Sam Webb: Standing here with Scout.com national recruiting director Scott Kennedy. So first of all Scott, I am glad the weather came out. I think it came out just for you so that we could get some good light. Let us talk first about Wilton Speight He has been a guy that I think, talking to Greg, has developed a lot over the last few years. Kind of take us back to your first experience watching him, compared to where he is now. Kind of get a gauge on the magnitude of his growth.
Scott Kennedy: “All the Elite 11 things kind of run together so I don’t remember which of the camps I saw him at, but I remember seeing him before and thinking, okay, solid, but I do not remember the tight spiral I am seeing this week. I remember it fluttering a little bit more. So everything that he is doing, he has gotten better at. That is all you ask out of a player, especially one that is 6’4” plus, 200 plus pounds with an arm like his. Is he going to keep improving? Yes, absolutely he has. He is setting his feet well. The ball is coming out. It is coming out hot. It is coming out with a tight spiral. It is coming out accurate. What more could you possible look for? So, I have been very impressed, I think, with those quarterbacks over on that side. You have (Morgan) Mahalak, who is a dual threat type guy. You’ve got Rafe Peavey, who is a great little thrower, but he is little. He is probably 5’11”. Then you’ve got a big Wilton Speight. So there is a nice contrast in players. I think long term, when you are looking down the line, Wilton Speight might have the best long term potential as far as, okay, who is going to be a NFL type guy, who is the best pro guy. He is not out there going to run circles around people but he can pass circles around a lot of these guys.”
Sam Webb: It is interesting that you mention that he is not going to run circles around people but one thing that Greg mentioned that I think might surprise some people is, while he is not a mobile guy, he is a guy that can extend plays. He buys time with his feet, even if he doesn’t scramble.
Scott Kennedy: “A lot of that has to do with confidence as far as are you comfortable in the pocket, are you tough, you know. Peyton Manning could not run a six flat downhill 40, but he is still one of the best guys with his foot work, sliding from one side to the other, and like you said, extending the plays. You do not have to be overly mobile to be a mobile quarterback. That is where I think Wilton can do it. We haven’t seen that out here, you know. That is something you see watching on tape because they are not under duress. If they are under pressure, then you blow the play dead because you don’t want to see anybody get hurt. He is not Denard Robinson by any stretch of the imagination. But he can move and he can extend the play, like you said. He can throw on the run. Like I said, the most important thing with him is everything I saw him do this spring, he has gotten better at.”
Scott Kennedy: “Don Cox is his defensive backs coach and he is a good friend of mine from a long time back, out of New Orleans and he is just raving. Don is a positive guy who raves about a lot of guys, but he will just shake his head. We will talk more, I will have something with him later that he will expand on what he says but what I see is a guy that could play four to five different positions and excel at them. He is a strong running back. He is as fluid as a good corner. He hits like a linebacker. He could play safety. You could honestly take him and put him in an outside linebacker position and he would flourish. He is going to return kicks. He is going to return punts. He catches anything that is near him. He is spectacular. He is a top three player in this country, regardless of position for a reason and at 5’10” or 5’11”, he is pretty special. I was talking with the fans around here earlier, what about that guy, what about that guy. I said listen, if you were to say Cameron Robinson was your #1 guy, I would not argue with you. If you were to say Leonard Fournette was your #1 guy, I would not argue with you. Jabrill Peppers #1, okay, he is good enough. I don’t argue levels of elite. The kid is elite.”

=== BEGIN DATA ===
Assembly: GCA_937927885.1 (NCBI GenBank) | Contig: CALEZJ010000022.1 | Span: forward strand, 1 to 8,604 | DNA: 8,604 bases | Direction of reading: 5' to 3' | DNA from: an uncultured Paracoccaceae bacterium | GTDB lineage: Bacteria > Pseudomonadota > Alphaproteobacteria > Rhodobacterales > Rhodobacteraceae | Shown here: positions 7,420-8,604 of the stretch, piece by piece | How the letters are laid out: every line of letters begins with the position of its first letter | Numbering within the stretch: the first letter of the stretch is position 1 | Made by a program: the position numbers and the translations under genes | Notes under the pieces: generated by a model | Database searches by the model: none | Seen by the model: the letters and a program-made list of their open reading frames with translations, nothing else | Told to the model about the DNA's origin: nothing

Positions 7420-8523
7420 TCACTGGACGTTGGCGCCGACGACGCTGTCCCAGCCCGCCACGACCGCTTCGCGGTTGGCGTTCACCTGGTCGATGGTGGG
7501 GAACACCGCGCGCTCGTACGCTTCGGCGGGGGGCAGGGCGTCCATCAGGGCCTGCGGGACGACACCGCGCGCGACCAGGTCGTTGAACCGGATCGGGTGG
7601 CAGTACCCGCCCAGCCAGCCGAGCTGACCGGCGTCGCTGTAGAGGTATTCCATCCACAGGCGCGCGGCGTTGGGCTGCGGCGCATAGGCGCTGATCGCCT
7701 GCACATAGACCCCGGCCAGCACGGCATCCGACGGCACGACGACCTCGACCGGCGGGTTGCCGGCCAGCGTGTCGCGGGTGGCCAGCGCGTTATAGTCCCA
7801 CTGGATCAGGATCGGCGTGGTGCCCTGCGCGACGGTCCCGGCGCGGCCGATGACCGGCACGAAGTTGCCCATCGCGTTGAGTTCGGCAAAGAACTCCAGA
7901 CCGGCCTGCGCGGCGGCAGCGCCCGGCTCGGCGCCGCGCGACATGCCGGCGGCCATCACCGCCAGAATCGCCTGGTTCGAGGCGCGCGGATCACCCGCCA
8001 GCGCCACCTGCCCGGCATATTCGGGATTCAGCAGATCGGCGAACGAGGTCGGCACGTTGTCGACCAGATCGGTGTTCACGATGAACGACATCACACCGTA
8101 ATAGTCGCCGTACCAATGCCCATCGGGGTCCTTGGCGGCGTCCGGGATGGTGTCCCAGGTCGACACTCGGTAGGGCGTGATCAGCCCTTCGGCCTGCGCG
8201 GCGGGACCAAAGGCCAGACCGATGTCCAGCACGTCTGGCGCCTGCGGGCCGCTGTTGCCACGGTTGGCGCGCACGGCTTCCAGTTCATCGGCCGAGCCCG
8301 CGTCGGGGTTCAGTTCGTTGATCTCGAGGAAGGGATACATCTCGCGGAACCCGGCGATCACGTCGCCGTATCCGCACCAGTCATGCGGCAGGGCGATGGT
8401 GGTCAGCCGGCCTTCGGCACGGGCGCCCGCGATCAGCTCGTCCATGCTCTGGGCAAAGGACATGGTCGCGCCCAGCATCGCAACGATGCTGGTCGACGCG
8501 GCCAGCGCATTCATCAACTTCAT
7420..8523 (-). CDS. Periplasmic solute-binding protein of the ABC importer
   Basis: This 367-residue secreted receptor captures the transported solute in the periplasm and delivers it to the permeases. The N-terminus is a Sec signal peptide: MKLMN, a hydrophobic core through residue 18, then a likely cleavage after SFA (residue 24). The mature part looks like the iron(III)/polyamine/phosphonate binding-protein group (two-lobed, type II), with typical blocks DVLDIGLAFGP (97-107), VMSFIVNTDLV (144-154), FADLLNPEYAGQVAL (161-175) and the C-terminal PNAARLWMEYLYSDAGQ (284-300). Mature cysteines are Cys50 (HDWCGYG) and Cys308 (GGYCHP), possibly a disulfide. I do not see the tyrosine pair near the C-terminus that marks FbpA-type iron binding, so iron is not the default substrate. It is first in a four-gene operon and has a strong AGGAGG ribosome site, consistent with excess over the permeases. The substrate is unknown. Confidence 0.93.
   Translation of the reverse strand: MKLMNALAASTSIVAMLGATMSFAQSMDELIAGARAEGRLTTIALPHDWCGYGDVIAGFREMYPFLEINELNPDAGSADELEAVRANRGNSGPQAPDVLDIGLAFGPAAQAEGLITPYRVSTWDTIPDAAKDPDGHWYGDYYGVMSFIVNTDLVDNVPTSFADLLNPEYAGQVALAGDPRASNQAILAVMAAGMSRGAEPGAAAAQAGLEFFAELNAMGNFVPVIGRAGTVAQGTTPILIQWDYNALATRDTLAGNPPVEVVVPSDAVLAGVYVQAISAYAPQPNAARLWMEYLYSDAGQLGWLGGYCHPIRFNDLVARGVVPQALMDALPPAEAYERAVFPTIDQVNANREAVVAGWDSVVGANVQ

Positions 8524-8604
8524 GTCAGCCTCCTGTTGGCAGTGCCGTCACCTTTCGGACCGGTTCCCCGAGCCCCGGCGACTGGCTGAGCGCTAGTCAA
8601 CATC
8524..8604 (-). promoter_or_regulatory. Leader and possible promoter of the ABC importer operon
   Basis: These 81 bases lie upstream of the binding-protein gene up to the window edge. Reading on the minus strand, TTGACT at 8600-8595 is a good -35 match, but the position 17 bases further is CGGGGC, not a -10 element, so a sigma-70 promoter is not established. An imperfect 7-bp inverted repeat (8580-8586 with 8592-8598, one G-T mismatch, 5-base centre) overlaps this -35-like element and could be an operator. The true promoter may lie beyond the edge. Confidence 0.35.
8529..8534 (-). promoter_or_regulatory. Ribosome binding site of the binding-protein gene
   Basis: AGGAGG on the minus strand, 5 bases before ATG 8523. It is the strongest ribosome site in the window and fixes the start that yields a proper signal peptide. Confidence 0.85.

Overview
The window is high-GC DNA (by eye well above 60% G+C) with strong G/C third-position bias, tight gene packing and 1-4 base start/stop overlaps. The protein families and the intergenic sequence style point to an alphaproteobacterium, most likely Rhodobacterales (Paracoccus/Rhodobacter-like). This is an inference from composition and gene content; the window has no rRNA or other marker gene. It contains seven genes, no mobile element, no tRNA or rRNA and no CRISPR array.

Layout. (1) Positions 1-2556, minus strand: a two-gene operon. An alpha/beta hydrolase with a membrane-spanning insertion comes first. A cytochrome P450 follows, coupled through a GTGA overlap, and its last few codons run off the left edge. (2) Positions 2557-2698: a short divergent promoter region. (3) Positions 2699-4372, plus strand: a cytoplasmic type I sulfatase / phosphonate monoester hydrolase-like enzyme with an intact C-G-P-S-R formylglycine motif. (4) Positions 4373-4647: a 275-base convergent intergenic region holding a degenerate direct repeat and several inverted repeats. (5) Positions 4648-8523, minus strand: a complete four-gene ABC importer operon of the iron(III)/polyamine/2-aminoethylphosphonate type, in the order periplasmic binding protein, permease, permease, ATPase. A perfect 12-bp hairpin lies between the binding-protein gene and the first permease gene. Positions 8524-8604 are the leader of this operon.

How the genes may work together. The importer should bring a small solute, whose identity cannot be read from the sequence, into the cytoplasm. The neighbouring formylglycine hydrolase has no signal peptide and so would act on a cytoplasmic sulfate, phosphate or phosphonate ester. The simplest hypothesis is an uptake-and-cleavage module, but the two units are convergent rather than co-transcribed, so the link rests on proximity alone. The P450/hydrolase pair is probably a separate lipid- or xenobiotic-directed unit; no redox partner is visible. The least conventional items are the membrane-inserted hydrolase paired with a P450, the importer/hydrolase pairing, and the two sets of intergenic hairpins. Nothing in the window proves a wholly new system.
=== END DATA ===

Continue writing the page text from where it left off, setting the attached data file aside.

Sam Webb: Okay, I am going to ask you a tough question. You mentioned he could play five positions at the next level. At what position do you think he would have the greatest impact?
Scott Kennedy: “Well, I think for the impact on the college game, and I said this with De’Anthony Thomas. Hopefully everybody knows who he is by now, the Black Mamba over at Oregon. If I am his coach, I want him playing running back/receiver because I think he can impact a game most that way because I can get the ball to him the most. If I am his agent, I want him playing cornerback. I think we have seen that with him. Now, De’Anthony Thomas came in at about 165 pounds. Jabrill Peppers is going to come in at 200. He is a different type of player. I think in impact on the game, he could play safety/return man. As far as where is he going to be the most valuable, if I look at draft boards, I see corners go ahead of safeties. That is where, if I am his agent, I want him playing cornerback. I think the impact that he can have on the game where he can freelance and use his instincts and see. I still want the ball in his hands, I still want him returning them and maybe get him a couple of packages on offense. I still want to see what he can do there. I think his impact on the game is letting them roam around a little bit and freelance and let him play – an Eric Berry style of safety where they would walk him up. I mean, Eric Berry had 15 tackles for loss. He is that kind of a player. Eric Berry, I thought, was maybe the best player in college football a couple of years ago.”
Sam Webb: Great stuff as always from Scott Kennedy. Thanks a lot Scott.
Scott Kennedy: “Thank you, Sam.”